Archive for 'Sydney – Eastern Suburbs'

Illawarra, Central Sydney & Blue Mountains put food on the map

Posted on 31. Aug, 2009 by .

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An initiative organised by the Sydney Food Fairness Alliance (SFFA)

Report on regional events

Particpants at Illawarra

Particpants at Illawarra

Over 110 people gathered at the University of Wollongong on July 1 for the Illawarra lead in event to the Sydney Food Fairness Alliance (SFFA) NSW Food Summit Hungry for Change.  Coordinated by the local peak organisation Food Fairness Illawarra,  this was the first of a series of public forums during 2009, culminating in the Summit in October, to prepare the groundwork for developing a NSW Food Policy.

The mood was buoyant, with organic growers, academics and school garden experts chatting with folk from the big NGOs and various State and local government agencies. People had a shared purpose – to develop an equitable, sustainable food system in the Illawarra, one that is inspired both by successful local projects and commitment to create a healthy food future.

Rosemary Stanton

Rosemary Stanton

Keynote speaker Dr Rosemary Stanton OAM highlighted the need to balance nutrition and health with environmental sustainability and food literacy. Dr Susan Thompson, UNSW, unlocked the mysteries of planning for health and food security. Jenny Norman from HCI and Karen Tavener-Smith from SEIAHS explained the role of Food Fairness Illawarra in enabling access to healthy food by supporting community-based networks. Many local projects were represented on the day including community and school gardens, seed saving organisations, a community food coop, and a commercial organic farm.

Sandra McCarthy, Mayor of Kiama

Sandra McCarthy, Mayor of Kiama

Everyone strongly supported the need for a state Food Policy and were enthusiastic that local events were being held, to build on the existing local food actions. A range of practical policy strategies were identified, at local and state levels, to provide the supports needed for a sustainable food system:

  • Nutrition and food literacy education in schools and community
  • Clear and understandable food labellingFood safety regulations that do not inhibit small-scale diversified production
  • Support access to local food and local food production
  • Planning tools that enable urban food production on public land
  • Urban design to support access to healthy food
  • Integrated planning for sustainable food systems and food security
  • Protection for local agricultural land and incentives for sustainable local food production

Report of lead up event in City of  Sydney

On 2 July at Sydney’s Customs House a total of 160 people attended afternoon and evening sessions to hear Michael Shuman, an American local economics advocate, give an inspiring address about local and food-based social enterprises across the USA.

Participants then moved between ‘World Café’ style tables to consider 10 aspects of food security, fair food access and sustainable food futures. Much lively discussion ensued and a number of policy ideas will be forwarded to the Summit.

These included:

  • Support for alternative food distribution systems, especially medium-size businesses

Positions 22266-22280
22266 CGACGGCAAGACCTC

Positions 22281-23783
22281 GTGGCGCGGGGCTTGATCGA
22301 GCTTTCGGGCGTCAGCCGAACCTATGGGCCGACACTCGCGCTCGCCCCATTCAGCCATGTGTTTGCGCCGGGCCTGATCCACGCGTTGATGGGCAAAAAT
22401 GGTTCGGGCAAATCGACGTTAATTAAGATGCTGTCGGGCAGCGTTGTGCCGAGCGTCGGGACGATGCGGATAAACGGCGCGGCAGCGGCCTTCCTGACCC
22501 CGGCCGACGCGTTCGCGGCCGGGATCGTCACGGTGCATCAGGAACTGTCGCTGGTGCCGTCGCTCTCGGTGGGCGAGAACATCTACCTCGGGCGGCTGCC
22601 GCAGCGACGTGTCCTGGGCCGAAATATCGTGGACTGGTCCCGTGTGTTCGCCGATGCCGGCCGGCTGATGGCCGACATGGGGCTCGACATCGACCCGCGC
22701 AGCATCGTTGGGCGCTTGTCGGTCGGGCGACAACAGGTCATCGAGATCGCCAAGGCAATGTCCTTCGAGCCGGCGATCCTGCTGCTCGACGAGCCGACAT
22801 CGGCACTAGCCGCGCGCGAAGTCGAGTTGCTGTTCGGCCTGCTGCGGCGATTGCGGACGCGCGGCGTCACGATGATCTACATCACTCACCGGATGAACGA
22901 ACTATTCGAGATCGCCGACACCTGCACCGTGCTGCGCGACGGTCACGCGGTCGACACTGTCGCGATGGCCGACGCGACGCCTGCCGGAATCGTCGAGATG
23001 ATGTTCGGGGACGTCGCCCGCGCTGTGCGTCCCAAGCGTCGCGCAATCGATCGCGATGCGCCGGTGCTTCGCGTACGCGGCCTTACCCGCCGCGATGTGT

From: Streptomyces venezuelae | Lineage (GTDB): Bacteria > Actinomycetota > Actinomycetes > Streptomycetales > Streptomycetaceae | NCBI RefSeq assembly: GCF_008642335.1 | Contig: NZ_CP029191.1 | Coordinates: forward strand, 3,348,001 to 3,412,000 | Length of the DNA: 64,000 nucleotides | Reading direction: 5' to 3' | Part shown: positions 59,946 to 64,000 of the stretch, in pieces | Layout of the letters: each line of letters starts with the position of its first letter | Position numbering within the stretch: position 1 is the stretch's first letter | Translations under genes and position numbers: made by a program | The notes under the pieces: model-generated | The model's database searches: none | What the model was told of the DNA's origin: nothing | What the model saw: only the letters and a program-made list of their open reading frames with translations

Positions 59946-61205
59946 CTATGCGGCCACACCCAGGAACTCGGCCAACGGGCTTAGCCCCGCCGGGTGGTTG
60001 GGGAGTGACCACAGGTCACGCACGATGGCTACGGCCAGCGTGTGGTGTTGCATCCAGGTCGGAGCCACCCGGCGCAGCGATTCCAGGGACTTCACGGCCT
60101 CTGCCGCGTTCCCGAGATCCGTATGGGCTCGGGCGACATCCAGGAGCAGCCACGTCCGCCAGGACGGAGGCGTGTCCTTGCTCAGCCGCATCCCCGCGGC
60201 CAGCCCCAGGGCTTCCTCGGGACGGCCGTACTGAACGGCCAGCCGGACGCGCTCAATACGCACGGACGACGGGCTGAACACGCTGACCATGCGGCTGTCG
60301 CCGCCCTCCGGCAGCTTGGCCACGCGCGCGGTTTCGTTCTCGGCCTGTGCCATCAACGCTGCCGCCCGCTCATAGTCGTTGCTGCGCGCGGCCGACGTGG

• Developing planning protections and agricultural zoning to maintain and preserve peri-urban agriculture
  • Development Applications to include food production
  • Local Environment Plans to include food production
  • Offer tax or other incentives to farmers to move to organic production
  • Provide training and other support to farmers
  • Support for local procurement policies in government institutions
  • Maximising opportunities for, and removing barriers to inner-city food production
  • Developing risk management strategies for food supply in case of disaster
  • Support for food projects in disadvantaged areas
  • Supermarket chains encouraged to reserve aisles for local producer

Blue Mountains

Professor Bill Bellotti

Professor Bill Bellotti

More than 60 people attended the Forum at Lawson on Saturday 18 July to hear
Catherine Beaver from the upper mountains St Vincent de Paul, Bill Bellotti, Vincent Fairfax Chair of Sustainable Agriculture, UWS, Sam Stratham, Rosnay organic producer,and Sally James., nutritionist.

Catherine spoke of the growing demand for emergency food relief in the Upper Mountains, Bill addressed the complex issues re the competing demands for the peri urban land around Sydney, Sam described the issues facing organic producers and Sally described the links between food and health.

Participants identified key issues in a world cafe forum and then addressed these issues in detail in three discussion group.   The groups then listed the strategies for  NSW and then strategies most relevant for the Blue Mountains.

A kitchen garden in every home

A kitchen garden in every home

These results can be found on the BM Forum site.
The results from these three events and the other local events to follow will be fed into the NSW Food Summit process, as well as used as briefing for local MPs, business leaders and other stakeholders.

Lead in events also include the regional areas, Central Coast (29th August) and Macarthur (15th September), prior to the Food Summit, 22nd-23rd October, Surry Hills. Further information on the Food Summit is at: http://www.sydneyfoodfairness.org.au/

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Central Sydney regional forums

Posted on 17. Aug, 2009 by .

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Work on developing a food policy for NSW has started in earnest with the Sydney Food Fairness Alliance’s (SFFA) Hungry For Change Public Forum at Sydney Customs House, Circular Quay, on 2 July.

Keynote Speaker Michael Shuman, a US economist and attorney working with the Business Alliance for Local Living Economies, linked his proposals for economic reform with research, funded by the Kellogg and Gates foundations, that he has been conducting into local food systems in the USA.

Local food systems part of viable local economies

Local economics advocate, Michael Shuman, was keynote speaker at Hungry For Change.

Local economics advocate, Michael Shuman, was keynote speaker at Hungry For Change.

A man in his early fifties who lives in Washington DC, Michael brought enthusiasm and passion to his presentations. He believes that locally owned business has a key role in making regions more resilient to the impacts of fluctuations in global markets and to other disruptive events affecting them from outside.